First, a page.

How can one find the most similar image in the input data training set to the output of a tensorflow implementation of Deep Convolutional Generative Adversarial Networks?

If I use DCGAN, faces will be learned and I want to find the most similar image to the output from the within the training set.

Edit: Question to the practical: DCGAN: How to nearest neighbor on the training set in sense of compressed sensing?

  • $\begingroup$ Is there some context for this question? As of now, it reads "how do I use nearest neighbours", more or less, which is too broad. What does it have to do with GANs? $\endgroup$ Nov 3, 2017 at 19:05
  • $\begingroup$ @MatthewDrury This is not a trivial task and it does very much have something to do with GANs. Please see my answer and let me know if something is unclear. $\endgroup$
    – pir
    Nov 4, 2017 at 6:49
  • $\begingroup$ @pir That may be true, but it wasn't really my point. As it is asked now, the non-triviality and connection to GAN's is only accessible to domain experts. This makes it a an unfortunately narrow question in the context of our site. It would be very nice to have a rich description for in the question for people like me, who have a diverse set of interests, but no deep knowledge on GANs. $\endgroup$ Nov 4, 2017 at 17:55

1 Answer 1


This is not a trivial task and to my knowledge, there's no clearly superior way of doing this. You can't just use nearest neighbours in pixel space as the GAN can easily just have shifted the output a few pixels to either side, making the per pixel difference very high. The best approach is probably to find nearest neighbours in a compressed representation space such as the latent code vector of a convolutional autoencoder. Some GANs also have autoencoder-like architectures, making it easy to compare in their latent code space.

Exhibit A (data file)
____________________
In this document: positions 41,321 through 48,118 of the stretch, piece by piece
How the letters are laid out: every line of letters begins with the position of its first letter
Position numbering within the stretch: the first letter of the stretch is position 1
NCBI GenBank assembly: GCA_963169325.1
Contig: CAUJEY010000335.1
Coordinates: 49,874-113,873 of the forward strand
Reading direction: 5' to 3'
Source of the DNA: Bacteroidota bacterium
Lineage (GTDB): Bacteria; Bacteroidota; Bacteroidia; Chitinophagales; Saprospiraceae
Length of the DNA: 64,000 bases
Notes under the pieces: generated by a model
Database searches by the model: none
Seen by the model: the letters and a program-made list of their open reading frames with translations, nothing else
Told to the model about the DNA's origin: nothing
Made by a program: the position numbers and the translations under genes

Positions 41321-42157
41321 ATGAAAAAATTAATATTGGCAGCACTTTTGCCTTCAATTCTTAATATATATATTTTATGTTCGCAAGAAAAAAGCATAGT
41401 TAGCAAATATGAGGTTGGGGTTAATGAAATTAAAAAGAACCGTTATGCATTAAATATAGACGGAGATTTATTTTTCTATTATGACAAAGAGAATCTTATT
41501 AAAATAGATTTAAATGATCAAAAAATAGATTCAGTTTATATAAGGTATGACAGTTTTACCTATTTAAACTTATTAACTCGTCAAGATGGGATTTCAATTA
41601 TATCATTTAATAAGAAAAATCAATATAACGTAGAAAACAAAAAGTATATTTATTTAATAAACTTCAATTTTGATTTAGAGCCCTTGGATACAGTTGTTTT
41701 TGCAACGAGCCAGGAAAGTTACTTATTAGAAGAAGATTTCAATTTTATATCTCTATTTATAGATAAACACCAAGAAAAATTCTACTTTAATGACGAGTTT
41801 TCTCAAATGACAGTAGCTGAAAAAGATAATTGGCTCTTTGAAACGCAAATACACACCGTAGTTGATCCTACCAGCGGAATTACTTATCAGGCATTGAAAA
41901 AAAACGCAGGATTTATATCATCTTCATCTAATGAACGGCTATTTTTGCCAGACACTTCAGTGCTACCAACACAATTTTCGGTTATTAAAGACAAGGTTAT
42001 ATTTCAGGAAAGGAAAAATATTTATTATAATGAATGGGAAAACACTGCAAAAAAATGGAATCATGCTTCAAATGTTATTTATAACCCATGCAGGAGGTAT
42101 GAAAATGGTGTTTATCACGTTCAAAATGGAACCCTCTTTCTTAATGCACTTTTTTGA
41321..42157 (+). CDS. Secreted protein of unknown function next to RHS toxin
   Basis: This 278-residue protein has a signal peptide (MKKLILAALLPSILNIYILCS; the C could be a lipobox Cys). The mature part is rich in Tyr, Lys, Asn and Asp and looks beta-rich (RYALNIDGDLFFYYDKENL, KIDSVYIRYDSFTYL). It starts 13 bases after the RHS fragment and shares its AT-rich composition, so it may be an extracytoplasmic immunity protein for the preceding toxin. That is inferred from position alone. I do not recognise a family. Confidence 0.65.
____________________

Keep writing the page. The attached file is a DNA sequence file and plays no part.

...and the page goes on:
• $\begingroup$ hey, can you give me more details about the "compressed representation space" $\endgroup$
    – Peter
    Nov 4, 2017 at 16:18
  • $\begingroup$ If you search for a convolutional autoencoder, it should be clear from the illustration/descrption. It's a single fixed-size vector that contains the information from the input. This vector is then used to reconstruct the input. $\endgroup$
    – pir
    Nov 4, 2017 at 16:20

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